Afghan forces retake southern border crossing, says senior official, but Taliban dismisses the claim, saying it still holds the town.
The Afghan security forces have retaken control of a crucial southern border crossing with Pakistan that the Taliban briefly captured, a senior Afghan government official has said, but the Taliban dismisses the claim, saying it still holds the town.
Taliban fighters captured the Spin Boldak-Chaman border crossing on Wednesday, the second most important crossing on the border with Pakistan and an important source of revenue for the Western-backed government in Kabul.
But Afghan forces retook the area’s main market, the customs department and other government installations in the border town a few hours later on Wednesday, a senior government official in the southern province of Kandahar, where the crossing is located, told Reuters news agency on Thursday.
Government forces, who had initially fallen back to minimise civilian and security personnel losses, were conducting clearing operations, the official said.
He warned that the threat remained high as Taliban fighters outnumbered Afghan security forces in the area.
But Taliban spokesman Zabihullah Mujahid said his forces still held the border post.
“It is merely propaganda and a baseless claim by the Kabul administration,” he told Reuters.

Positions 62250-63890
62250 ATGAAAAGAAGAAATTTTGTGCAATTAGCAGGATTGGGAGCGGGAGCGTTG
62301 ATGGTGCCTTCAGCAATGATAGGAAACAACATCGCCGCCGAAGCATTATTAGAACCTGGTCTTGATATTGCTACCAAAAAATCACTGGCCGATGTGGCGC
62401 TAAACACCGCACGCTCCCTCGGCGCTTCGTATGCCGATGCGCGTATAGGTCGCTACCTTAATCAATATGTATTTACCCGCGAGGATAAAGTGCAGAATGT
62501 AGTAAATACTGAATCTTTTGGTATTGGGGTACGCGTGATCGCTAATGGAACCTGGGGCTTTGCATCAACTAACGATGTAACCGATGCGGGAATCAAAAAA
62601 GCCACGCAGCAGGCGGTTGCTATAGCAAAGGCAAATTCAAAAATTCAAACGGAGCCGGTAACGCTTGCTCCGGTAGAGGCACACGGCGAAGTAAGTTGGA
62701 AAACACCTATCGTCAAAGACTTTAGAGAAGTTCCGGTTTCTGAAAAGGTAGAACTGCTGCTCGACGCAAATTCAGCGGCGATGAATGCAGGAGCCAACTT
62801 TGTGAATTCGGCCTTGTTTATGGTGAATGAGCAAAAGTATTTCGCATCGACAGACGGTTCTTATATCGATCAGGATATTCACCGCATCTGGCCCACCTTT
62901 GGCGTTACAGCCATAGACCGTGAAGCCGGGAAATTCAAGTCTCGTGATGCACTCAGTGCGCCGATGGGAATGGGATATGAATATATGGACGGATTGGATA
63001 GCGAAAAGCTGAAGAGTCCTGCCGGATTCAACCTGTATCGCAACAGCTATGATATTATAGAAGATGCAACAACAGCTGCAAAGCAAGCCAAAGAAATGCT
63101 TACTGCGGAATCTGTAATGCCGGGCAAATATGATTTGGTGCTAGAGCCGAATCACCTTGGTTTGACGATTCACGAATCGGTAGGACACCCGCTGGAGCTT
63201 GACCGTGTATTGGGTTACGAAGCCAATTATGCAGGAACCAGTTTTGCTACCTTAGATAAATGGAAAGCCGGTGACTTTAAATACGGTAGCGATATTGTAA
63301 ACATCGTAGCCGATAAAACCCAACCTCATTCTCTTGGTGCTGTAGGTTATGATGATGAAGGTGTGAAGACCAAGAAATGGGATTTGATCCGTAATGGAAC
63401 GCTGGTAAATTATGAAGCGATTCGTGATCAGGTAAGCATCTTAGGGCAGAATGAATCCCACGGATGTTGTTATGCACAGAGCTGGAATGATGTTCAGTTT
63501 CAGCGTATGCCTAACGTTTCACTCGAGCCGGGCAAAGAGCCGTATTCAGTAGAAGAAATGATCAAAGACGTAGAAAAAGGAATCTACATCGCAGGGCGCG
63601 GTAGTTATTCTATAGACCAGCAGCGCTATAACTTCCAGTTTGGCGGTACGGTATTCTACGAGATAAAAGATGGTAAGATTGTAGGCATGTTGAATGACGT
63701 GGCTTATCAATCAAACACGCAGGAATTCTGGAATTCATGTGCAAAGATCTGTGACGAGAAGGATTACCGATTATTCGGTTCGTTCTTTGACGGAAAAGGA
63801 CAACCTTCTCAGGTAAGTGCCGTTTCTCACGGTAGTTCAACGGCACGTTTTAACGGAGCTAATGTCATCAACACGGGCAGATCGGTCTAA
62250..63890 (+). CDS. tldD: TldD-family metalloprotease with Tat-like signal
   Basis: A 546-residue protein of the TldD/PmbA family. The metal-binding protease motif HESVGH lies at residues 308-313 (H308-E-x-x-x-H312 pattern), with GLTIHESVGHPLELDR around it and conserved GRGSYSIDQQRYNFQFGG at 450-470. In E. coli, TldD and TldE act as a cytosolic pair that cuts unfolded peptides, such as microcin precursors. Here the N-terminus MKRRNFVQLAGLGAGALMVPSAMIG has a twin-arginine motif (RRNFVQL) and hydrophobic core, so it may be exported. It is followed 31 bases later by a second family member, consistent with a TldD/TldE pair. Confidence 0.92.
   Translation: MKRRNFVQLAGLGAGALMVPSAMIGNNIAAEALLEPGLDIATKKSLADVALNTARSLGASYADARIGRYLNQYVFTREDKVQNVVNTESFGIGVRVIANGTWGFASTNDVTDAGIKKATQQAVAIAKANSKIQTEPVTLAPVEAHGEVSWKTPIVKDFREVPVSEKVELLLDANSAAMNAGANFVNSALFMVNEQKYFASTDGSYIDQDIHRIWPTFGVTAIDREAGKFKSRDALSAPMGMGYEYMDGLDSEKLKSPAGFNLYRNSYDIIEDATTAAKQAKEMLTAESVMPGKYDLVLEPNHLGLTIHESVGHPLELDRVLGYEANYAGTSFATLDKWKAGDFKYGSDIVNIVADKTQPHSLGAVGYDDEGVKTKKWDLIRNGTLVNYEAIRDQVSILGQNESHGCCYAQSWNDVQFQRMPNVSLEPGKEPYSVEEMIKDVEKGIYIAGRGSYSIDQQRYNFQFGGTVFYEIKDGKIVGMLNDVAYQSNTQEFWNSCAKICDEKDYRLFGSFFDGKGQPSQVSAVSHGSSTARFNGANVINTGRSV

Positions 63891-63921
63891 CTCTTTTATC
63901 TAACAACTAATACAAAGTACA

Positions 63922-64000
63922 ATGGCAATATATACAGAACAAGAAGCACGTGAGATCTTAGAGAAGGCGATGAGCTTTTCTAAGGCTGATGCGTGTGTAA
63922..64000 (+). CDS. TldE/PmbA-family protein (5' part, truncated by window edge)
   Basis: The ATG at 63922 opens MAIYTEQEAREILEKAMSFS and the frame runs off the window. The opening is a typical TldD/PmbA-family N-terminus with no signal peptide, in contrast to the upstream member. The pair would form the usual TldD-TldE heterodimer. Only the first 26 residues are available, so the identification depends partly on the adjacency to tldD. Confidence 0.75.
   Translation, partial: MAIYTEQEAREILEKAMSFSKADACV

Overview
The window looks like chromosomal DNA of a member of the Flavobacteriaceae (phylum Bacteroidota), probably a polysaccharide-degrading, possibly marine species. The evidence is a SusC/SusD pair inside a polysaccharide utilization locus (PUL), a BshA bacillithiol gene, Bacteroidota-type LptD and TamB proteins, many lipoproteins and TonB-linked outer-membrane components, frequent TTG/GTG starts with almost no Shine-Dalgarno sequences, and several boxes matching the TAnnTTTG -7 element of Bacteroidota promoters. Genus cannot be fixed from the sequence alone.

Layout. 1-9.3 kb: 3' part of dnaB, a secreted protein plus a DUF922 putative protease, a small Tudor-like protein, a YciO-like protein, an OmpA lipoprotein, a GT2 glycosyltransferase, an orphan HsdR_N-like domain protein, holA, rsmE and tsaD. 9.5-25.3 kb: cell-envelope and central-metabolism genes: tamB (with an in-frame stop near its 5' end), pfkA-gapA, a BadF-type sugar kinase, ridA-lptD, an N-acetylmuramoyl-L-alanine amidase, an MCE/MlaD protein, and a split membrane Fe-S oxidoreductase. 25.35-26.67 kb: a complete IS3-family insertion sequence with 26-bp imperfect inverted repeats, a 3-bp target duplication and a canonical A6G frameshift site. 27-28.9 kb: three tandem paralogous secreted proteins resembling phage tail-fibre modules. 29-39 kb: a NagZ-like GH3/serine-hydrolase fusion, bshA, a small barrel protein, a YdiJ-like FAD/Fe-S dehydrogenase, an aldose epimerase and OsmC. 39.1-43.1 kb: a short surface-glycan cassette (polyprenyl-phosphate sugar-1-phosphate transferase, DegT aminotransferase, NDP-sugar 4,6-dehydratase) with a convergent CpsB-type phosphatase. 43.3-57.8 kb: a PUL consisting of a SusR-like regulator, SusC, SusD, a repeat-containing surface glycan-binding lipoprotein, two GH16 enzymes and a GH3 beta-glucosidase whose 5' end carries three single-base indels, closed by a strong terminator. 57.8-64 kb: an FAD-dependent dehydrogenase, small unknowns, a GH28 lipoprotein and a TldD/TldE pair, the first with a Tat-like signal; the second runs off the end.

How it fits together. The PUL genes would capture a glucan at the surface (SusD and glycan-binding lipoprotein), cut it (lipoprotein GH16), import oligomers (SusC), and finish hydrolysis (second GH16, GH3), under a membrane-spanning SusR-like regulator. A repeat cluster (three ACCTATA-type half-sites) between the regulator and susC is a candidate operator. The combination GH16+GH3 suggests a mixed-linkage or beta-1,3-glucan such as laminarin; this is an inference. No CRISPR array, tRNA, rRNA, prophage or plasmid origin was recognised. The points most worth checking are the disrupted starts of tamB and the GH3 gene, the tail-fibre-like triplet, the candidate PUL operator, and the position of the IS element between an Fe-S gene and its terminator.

Pakistan, worried about a spillover of fighting, had shut its side of the border at the second busiest border crossing on the main commercial artery between the second Afghan city of Kandahar and Pakistani ports.
Clashes between the Taliban and government forces have intensified as the United States-led international forces have been withdrawing and the Taliban has captured several districts and other border crossings in the north and the west.
With security deteriorating sharply, diplomatic efforts have focussed on pushing the rival Afghan sides to make progress towards a ceasefire at talks that they have been holding intermittently in Qatar.
President Ashraf Ghani was due to meet regional leaders in Uzbekistan on Thursday as the deteriorating security raises fears of a new Afghan refugee crisis and Pakistan said it would host a conference of senior Afghan leaders in a bid to find solutions.
Pakistan was for years accused of backing the Taliban with the aim of blocking the influence of its old rival India in Afghanistan. Pakistan denied that.
“Important Afghan leaders, including Hamid Karzai, have been invited,” Pakistan’s Information Minister Fawad Chaudhry said on Twitter, referring to the former Afghan president who remains an influential figure in Kabul.
Chaudhry said Pakistani Prime Minister Imran Khan spoke to Karzai late on Wednesday. He did not elaborate but told Reuters that Taliban leaders would not be attending as Pakistan was holding separate talks with them.
Karzai and some top Afghan political leaders are expected to fly to Qatar this weekend for talks with members of the Taliban who have an office in the capital, Doha.
The armed group ruled Afghanistan from 1996 until their removal in 2001, weeks after the September 11, 2001 attacks on the US.
They have since been fighting to expel foreign forces and topple the Western-backed government in Kabul.